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Google Pulls Huawei’s Android License, Forcing It To Use Open Source Version

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A huge blow for Huawei.

According to Reuters,  Alphabet Inc’s Google has suspended business with Huawei that requires the transfer of hardware, software and technical services except those publicly available via open source licensing—This is after the U.S. government added the Chinese tech company to its Bureau of Industry and Security (BIS) blacklist around the world.

Google will stop providing Huawei with access, technical support and collaboration involving its proprietary apps and services. Future versions of Huawei smartphones running on Android will also lose access to popular services including Google Play Store and Gmail and YouTube apps, a Reuters exclusive noted.

The Chinese company in a great shock as commerce department after president Donald Trump on May 15 declared a national emergency to “deal with the threat posed by the unrestricted acquisition or use in the United States of information and communications technology… supplied by persons owned by, controlled by, or subject to the jurisdiction or direction of foreign adversaries.”

On May 16, the U.S. Department of Commerce added Huawei and its affiliates to the BIS Entity List. This blacklist makes it more difficult for Huawei to conduct business with U.S. companies—the addition of Huawei to the blacklist means U.S. companies can no longer sell or transfer technology to Huawei without a license issued by the BIS.

Over the weekend, Huawei founder and CEO Ren Zhengfei explained he has refused to bow to US pressure., Ren said his company had “already been preparing for this.” Huawei has come under immense US pressure following allegations it allows Chinese intelligence agencies to use backdoors in the software. The accusations prompted the Chinese Foreign Ministry to denounce Western “hysteria” .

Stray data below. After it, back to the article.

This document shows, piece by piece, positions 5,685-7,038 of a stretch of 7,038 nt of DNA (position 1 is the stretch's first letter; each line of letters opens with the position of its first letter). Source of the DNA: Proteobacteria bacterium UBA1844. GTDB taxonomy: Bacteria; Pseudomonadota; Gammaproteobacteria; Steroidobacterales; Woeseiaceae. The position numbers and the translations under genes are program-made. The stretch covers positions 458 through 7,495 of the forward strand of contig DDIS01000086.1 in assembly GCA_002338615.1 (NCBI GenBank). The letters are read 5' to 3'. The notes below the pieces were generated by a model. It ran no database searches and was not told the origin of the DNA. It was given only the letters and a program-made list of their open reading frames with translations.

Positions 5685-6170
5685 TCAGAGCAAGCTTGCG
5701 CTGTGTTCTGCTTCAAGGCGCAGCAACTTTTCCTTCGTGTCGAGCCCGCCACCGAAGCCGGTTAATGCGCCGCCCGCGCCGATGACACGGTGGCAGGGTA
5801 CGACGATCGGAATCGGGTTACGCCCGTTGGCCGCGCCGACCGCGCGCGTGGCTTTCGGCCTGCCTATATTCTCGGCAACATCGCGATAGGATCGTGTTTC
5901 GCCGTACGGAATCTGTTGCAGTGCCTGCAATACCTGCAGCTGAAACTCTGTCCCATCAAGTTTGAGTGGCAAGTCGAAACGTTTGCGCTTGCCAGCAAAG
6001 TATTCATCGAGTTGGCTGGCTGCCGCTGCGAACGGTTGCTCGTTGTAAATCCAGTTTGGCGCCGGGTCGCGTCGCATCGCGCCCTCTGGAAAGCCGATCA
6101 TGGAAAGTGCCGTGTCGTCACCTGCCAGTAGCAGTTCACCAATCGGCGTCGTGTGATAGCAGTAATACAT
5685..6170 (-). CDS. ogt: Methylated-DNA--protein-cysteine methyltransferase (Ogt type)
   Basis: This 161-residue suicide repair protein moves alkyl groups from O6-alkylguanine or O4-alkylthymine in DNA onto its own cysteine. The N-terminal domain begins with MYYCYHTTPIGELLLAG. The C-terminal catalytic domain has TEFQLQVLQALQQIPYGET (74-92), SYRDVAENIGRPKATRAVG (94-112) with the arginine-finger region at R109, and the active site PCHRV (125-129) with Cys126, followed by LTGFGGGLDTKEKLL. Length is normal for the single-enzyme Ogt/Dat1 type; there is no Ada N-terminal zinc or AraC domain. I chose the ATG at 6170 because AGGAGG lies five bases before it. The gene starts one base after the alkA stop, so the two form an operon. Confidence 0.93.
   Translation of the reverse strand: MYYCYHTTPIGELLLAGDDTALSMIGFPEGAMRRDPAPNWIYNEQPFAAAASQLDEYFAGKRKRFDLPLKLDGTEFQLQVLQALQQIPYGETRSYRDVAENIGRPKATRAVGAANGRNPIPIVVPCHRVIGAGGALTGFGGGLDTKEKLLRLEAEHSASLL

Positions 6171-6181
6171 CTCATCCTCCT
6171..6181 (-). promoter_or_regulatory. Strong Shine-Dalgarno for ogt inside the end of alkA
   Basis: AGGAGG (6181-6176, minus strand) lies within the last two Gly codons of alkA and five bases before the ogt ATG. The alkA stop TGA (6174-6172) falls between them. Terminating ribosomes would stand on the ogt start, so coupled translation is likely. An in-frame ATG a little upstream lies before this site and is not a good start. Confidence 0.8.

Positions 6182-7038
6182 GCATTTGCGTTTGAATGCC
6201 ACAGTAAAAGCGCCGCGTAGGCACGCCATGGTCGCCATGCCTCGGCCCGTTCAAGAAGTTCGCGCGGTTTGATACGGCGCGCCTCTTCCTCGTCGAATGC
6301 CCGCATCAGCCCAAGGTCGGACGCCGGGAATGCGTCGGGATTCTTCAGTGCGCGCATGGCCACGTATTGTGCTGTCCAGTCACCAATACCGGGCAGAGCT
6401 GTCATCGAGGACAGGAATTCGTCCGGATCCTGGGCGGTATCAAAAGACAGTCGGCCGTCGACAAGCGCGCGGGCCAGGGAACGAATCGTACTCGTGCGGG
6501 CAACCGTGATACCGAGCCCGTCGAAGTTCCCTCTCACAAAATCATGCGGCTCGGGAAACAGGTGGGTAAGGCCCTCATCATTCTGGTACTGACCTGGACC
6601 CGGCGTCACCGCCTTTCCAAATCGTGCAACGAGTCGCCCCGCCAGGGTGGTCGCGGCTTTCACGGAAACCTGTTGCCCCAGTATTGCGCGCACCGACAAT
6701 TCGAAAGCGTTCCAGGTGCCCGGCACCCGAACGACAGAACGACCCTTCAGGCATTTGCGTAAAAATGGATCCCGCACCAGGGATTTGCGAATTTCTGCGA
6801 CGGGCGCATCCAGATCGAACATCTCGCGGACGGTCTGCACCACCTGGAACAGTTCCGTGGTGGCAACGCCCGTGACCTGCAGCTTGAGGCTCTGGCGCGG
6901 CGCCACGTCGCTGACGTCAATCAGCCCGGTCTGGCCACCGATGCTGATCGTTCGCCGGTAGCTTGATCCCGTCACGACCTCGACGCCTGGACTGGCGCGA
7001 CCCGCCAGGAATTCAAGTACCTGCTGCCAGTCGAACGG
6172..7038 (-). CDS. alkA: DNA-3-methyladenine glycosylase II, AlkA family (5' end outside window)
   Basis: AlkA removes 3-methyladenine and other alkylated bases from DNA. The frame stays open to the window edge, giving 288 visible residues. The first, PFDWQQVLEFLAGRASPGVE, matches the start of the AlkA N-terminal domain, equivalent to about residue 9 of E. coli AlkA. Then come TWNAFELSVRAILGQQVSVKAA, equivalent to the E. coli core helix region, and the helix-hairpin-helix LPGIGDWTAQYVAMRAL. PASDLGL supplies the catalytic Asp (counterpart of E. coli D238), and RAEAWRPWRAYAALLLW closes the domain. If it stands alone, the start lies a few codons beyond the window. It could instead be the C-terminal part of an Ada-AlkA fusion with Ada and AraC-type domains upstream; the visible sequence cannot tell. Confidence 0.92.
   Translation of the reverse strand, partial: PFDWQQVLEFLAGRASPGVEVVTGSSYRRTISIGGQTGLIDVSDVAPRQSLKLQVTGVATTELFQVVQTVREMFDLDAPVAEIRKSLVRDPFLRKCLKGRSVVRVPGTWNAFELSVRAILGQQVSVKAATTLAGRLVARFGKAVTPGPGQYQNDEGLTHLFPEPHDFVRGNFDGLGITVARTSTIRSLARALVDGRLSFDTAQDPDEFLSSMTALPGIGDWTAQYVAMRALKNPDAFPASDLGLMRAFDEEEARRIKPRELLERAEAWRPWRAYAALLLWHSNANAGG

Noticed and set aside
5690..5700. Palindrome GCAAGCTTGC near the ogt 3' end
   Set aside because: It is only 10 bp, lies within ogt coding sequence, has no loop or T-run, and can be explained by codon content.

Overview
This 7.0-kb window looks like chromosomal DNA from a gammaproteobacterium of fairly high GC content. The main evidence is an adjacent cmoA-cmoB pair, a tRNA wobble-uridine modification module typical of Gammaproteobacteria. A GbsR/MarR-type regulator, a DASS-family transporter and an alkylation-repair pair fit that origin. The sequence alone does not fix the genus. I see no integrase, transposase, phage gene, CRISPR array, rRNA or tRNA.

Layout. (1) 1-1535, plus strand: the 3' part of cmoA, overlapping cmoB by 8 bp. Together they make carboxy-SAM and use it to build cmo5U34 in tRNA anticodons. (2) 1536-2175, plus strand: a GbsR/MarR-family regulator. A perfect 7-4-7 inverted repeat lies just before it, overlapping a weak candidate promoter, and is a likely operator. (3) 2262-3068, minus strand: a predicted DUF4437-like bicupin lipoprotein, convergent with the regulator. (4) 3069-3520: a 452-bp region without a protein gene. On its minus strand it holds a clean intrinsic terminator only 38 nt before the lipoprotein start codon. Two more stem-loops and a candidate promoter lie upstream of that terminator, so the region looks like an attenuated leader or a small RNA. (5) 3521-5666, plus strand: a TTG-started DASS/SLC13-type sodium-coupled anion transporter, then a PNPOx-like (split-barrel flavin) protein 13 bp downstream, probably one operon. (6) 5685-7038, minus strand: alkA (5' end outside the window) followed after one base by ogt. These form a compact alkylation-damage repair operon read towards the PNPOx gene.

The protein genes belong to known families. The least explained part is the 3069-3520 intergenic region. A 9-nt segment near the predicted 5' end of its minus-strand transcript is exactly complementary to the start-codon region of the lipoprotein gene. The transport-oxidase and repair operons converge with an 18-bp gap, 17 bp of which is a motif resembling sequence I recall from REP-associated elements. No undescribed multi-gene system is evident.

“We have not done anything which violates the law,” Ren told Japanese business daily The Nikkei. “It is expected that Huawei’s growth may slow, but only slightly.” Huawei is said to be a pioneer of 5G technology but relies heavily on foreign suppliers. The company buys about $67 billion (€60 billion) worth of components each year, including about $11 billion from US suppliers, according to The Nikkei.

Huawei had developed its own operating system in case it lost access to Google and Microsoft services. Some of this technology is already being used in products sold in China, Huawei has said.

Nevertheless, Google’s decision could have an adverse impact on Huawei’s sales outside of China, particularly in the West. The Chinese company’s European business, its second-biggest market, could be hit as Huawei licenses these services from Google in Europe.

But the extent to which Huawei will be hurt by the US government’s blacklist is not yet known as its global supply chain assesses the impact. Chip experts have questioned Huawei’s ability to continue to operate without help from the United States.

Indeed the U.S. bans could kick a leg out from under Huawei, since until this month it was dependent on American suppliers like Qualcomm. That could give companies like Apple a better chance in China, even if it will still have to deal with price obstacles and local brands like Xiaomi, Oppo, and Vivo.

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